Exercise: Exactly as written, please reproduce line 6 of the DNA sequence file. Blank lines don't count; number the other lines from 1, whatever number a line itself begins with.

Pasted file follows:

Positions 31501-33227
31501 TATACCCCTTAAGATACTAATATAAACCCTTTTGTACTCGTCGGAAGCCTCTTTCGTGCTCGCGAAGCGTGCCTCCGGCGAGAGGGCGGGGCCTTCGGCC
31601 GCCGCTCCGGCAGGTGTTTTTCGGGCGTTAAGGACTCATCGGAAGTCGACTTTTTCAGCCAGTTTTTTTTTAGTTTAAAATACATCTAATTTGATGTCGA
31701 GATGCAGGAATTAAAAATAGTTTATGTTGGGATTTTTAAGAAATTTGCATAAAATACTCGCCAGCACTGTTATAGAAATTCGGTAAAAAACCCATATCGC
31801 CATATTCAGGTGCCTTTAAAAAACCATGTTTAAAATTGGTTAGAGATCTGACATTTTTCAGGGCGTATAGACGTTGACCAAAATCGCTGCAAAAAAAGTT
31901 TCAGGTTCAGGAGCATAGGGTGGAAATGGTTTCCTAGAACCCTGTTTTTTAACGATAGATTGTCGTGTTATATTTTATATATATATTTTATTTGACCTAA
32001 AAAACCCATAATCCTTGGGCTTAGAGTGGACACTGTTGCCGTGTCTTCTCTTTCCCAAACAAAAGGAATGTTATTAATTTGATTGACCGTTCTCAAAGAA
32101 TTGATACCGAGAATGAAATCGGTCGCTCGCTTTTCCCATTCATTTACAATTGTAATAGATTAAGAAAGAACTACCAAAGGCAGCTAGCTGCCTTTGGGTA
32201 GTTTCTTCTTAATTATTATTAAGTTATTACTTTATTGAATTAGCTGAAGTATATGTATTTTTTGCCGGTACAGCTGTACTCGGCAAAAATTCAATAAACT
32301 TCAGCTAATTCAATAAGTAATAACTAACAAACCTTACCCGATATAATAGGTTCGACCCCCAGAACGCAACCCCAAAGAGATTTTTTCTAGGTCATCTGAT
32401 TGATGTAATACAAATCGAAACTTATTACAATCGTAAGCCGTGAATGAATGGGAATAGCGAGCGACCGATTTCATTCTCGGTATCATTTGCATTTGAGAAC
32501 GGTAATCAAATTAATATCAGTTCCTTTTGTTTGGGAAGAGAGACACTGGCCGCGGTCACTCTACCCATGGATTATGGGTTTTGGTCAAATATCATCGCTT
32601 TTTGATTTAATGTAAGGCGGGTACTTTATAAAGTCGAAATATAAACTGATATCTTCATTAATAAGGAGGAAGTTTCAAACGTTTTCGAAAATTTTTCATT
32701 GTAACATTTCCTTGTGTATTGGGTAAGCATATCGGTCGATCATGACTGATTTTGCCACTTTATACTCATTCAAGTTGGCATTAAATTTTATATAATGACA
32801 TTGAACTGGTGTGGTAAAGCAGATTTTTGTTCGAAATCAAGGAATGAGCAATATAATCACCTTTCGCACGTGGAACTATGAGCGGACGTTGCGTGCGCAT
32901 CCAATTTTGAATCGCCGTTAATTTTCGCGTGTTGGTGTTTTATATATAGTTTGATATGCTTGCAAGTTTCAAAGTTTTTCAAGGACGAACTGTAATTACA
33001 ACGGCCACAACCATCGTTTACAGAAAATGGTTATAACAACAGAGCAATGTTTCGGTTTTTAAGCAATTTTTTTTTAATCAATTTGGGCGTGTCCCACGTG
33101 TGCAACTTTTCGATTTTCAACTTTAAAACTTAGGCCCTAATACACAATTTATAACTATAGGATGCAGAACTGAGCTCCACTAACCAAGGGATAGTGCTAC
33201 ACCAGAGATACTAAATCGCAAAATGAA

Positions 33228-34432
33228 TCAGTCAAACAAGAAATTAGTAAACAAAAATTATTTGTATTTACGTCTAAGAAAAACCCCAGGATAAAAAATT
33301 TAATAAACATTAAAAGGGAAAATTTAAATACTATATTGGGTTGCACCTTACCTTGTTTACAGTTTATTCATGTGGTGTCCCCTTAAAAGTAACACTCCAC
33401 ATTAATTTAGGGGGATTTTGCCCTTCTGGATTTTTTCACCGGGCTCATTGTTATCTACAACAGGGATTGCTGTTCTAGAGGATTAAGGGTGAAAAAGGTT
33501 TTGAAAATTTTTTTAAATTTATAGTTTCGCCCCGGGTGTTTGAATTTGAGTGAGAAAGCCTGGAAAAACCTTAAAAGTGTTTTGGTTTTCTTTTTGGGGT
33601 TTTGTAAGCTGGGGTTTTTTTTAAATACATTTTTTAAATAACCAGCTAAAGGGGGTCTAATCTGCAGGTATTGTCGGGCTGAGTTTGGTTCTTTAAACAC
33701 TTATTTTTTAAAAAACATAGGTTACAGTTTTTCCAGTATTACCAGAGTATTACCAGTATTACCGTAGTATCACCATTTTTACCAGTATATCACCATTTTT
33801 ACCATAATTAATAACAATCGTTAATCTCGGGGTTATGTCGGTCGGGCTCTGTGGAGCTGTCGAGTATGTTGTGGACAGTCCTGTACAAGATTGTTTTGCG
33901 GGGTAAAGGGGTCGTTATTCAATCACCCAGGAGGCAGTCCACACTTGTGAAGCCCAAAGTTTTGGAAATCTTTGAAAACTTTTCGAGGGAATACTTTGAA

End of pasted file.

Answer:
31901 TCAGGTTCAGGAGCATAGGGTGGAAATGGTTTCCTAGAACCCTGTTTTTTAACGATAGATTGTCGTGTTATATTTTATATATATATTTTATTTGACCTAA